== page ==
Titel: Exogenous Factors in Colonic Carcinogenesis
Herausgegeben von W. Scheppach, M. Scheurlen
31. Januar 2003 - gebunden - 344 Seiten
This book is the proceedings of Falk Symposium 128, held in Würzburg, Germany, on May 2-3, 2002, and dedicated to the important issue of colonic carcinogenesis and its underlying genetic and environmental factors. Colorectal cancer is one of the leading causes of cancer-related death in industrialized countries. It has been recognized to be the consequence of a dynamic process leading from hyperproliferative epithelium through different classes of adenomas to invasive carcinoma. This adenoma-carcinoma sequence has been characterized on a molecular basis. Modern molecular biology has also helped to clarify the clustering of colorectal cancer within families, a phenomenon that has been known to clinicians for a long time. Thus, the pathogenesis of the two distinct familial colon cancer syndromes FAP (familial adenomatous polyposis) and HNPCC (hereditary non-polyposis colorectal cancer) is increasingly being understood. Thereby, an identification of affected people has become possible before the disease has manifested. There is also convincing evidence that the pathogenesis of sporadic colonic cancer is modulated by environmental, mainly nutritional, factors. Carcinogens seem to be far less important than the components of the `normal' human diet. It is likely that the interplay between protective and noxious dietary compounds determines the progression of the adenoma-carcinoma sequence. Additionally, a broad spectrum of drugs has been shown to affect colonic tumorigenesis, which provides the rationale for chemoprevention strategies. These issues set the scene for discussions on how genetic and environmental factors may interact in the pathogenesis of colonic cancer, contributing fresh ideas to the prevention of this most prevalent malignancy in the industrialized world.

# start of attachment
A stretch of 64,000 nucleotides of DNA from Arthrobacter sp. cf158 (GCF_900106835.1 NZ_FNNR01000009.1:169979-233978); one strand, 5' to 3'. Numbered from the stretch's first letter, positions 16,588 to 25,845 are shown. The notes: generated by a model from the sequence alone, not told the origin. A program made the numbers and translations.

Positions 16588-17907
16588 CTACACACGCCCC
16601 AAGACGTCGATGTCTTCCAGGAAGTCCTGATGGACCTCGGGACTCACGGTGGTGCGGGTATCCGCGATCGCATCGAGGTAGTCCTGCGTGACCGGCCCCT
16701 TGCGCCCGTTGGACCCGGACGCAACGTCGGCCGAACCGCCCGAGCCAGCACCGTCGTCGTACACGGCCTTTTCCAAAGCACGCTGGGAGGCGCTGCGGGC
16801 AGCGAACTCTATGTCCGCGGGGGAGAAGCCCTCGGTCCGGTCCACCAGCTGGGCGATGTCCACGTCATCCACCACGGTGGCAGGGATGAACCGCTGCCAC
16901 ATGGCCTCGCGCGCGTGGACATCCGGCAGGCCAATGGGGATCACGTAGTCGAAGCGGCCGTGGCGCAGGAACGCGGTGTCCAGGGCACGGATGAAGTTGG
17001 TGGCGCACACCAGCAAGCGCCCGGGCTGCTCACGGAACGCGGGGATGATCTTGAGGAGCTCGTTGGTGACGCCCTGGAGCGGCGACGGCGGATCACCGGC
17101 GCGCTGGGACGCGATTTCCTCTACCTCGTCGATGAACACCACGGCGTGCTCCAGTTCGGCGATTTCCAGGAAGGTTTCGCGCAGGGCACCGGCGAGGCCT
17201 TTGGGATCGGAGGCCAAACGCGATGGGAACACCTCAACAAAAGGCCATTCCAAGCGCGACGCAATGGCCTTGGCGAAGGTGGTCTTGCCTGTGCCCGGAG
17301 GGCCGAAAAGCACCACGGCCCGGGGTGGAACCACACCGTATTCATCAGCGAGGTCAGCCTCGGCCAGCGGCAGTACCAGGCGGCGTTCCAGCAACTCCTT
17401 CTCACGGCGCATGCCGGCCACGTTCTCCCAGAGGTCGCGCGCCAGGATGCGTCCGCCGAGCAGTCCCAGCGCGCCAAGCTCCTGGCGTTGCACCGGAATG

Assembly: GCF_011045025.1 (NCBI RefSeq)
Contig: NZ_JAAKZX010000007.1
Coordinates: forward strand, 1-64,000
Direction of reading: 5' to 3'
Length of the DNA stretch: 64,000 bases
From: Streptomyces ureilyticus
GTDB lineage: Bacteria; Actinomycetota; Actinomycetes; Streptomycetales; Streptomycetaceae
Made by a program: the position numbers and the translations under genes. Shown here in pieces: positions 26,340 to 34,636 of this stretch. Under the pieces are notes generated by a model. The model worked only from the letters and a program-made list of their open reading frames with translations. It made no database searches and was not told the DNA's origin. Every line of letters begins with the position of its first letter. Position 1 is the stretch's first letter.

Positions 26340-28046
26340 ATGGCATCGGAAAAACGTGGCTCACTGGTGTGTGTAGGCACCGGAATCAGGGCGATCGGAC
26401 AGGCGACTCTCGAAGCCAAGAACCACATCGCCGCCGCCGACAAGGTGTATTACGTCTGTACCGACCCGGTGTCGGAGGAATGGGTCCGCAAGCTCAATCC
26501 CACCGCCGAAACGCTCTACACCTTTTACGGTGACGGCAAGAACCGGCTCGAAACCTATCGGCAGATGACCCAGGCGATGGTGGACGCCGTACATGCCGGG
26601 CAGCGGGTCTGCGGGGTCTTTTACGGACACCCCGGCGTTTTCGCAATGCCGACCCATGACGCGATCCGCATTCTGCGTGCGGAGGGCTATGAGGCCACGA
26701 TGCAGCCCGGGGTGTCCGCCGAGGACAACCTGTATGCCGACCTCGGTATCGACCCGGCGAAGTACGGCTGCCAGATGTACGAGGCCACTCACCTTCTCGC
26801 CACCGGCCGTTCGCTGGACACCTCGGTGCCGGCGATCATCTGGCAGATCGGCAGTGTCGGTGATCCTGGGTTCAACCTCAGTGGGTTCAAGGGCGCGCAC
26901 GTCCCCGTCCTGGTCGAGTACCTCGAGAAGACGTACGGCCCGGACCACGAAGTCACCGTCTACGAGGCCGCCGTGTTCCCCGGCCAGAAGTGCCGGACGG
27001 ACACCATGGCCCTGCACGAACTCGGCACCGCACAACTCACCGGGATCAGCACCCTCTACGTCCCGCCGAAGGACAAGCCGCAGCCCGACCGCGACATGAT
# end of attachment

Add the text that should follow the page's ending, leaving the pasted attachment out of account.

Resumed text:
List of Principal Authors. Preface. Section I: Epidemiology and Risk Assessment. 1. Exposure and disease biomarkers for colorectal cancer risk; W.R. Bruce. 2. Exogenous factors in colonic carcinogenesis; B.L. Pool-Zobel. 3. Definition of cancer susceptibility; M.-C. Boutron-Ruault. 4. Epidemiology of colorectal cancer; M.J. Hill. Section II: Genetics and Molecular Mechanisms. 5. Molecular pathways in colorectal cancer development; J.R. Vass, et al. 6. Familial adenomatous polyposis syndrome (FAP): pathogenesis and molecular mechanisms; F. Kullmann. 7. Hereditary non-polyposis colorectal cancer: pathogenesis and mechanisms; P. Rosen. 8. Possible molecular targets for exogenous factors; R.W. Owen, et al. Section III: Identification of Genetically Determined Risk Groups. 9. Hereditary versus environmental factors in colorectal cancer; L.H. Augenlicht. 10. Patient identification and surveillance in familial adenomatous polyposis (FAP); R. Caspari. 11. Patient identification and clinical management in hereditary non-polyposis colorectal cancer; O. Al-Taie. 12. Screening strategies for sporadic colorectal cancer (CRC) in the general population; C. Pox, et al. Section IV: Noxious Dietary Compounds. 13. Red meat: a dietary risk factor for colorectal cancer; H. Boeing, et al. 14. Types of dietary fat and colon cancer risk; B.S. Reddy, et al. 15. Alcohol and colorectal cancer; A. Chao, et al. 16.Potential link between sphingomyelin metabolism and colonic tumorigenesis; R.-D. Duan. Section V: Lifestyle Factors and CRC Risk. 17. Energy balance and obesity; R.W. Hart. 18. Physical activity and colorectal cancer: independent and interactive effects; M.L. Slattery. 19. Smoking and colorectal cancer; A. Chao, et al. 20. Bacteria in the pathogenesis of colorectal cancer; J.H. Cummings, G.T. Macfarlane. Section VI: Carcinogens and Co-Carcinogens. 21. The role of nitric oxide and oxygen radicals in colon carcinogenesis; S.R. Tannenbaum, D. Schauer. 22. The role of N-nitrosation in colon carcinogenesis: some recent insights; D.E.G. Shuker. 23. Heterocyclic aromatic amines; I.C. Roberts-Thomson. 24. Secondary bile acids; F.M. Nagengast. 25. Polyamines; V. Milovic, J. Stein. 26. Exocyclic DNA adducts derived from lipid peroxidation as oxidative stress markers in human colon carcinogenesis; H. Bartsch, J. Nair. Section VII: Protective Nutritional Factors. 27. Colon carcinogenesis: phytochemicals; H.K. Biesalski, et al. 28. Dietary fiber; M.E. Martinez. 29. Short chain fatty acids: the magic bullet? T. Menzel. 30. Flavonoids and their possible role in colon cancer prevention and therapy; U. Wenzel, H. Daniel. 31. Selenium in cancer prevention: optimization of selenoprotein expression or specific functions of selenium compounds? R. Brigelius-Flohé, et al. 32. Calcium: a protective agent against colorectal cancer? J.H. Kleibeuker, et al. Section VIII: Summary. 33. Dietary recommendations for prevention of colorectal cancer; R.S. Bresalier. 35. Cancer prevention: public health aspects; J.H. Weisburger. Index.